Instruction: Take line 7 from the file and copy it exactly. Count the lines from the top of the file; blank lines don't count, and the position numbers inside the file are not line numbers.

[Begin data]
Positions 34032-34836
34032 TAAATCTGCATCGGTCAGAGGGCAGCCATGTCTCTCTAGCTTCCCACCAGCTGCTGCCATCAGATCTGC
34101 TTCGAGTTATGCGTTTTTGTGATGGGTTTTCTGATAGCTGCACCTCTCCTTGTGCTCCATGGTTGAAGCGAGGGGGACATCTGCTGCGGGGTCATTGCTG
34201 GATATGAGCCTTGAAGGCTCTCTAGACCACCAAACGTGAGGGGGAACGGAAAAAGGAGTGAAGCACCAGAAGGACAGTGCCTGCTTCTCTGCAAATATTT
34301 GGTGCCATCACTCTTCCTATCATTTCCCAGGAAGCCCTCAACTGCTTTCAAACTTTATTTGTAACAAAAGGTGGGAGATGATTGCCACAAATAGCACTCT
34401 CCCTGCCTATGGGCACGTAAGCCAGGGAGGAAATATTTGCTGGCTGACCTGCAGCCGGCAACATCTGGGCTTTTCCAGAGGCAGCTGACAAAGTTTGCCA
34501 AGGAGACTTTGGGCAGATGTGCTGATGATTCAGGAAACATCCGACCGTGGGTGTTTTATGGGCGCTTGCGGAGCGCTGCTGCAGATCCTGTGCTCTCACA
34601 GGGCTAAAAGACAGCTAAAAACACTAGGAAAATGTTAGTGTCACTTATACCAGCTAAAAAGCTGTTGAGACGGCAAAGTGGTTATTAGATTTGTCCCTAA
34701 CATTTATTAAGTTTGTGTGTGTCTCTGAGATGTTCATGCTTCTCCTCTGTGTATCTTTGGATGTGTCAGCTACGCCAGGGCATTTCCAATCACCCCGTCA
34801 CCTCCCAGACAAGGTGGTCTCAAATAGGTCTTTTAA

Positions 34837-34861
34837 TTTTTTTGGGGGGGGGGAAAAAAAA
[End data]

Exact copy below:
34501 AGGAGACTTTGGGCAGATGTGCTGATGATTCAGGAAACATCCGACCGTGGGTGTTTTATGGGCGCTTGCGGAGCGCTGCTGCAGATCCTGTGCTCTCACA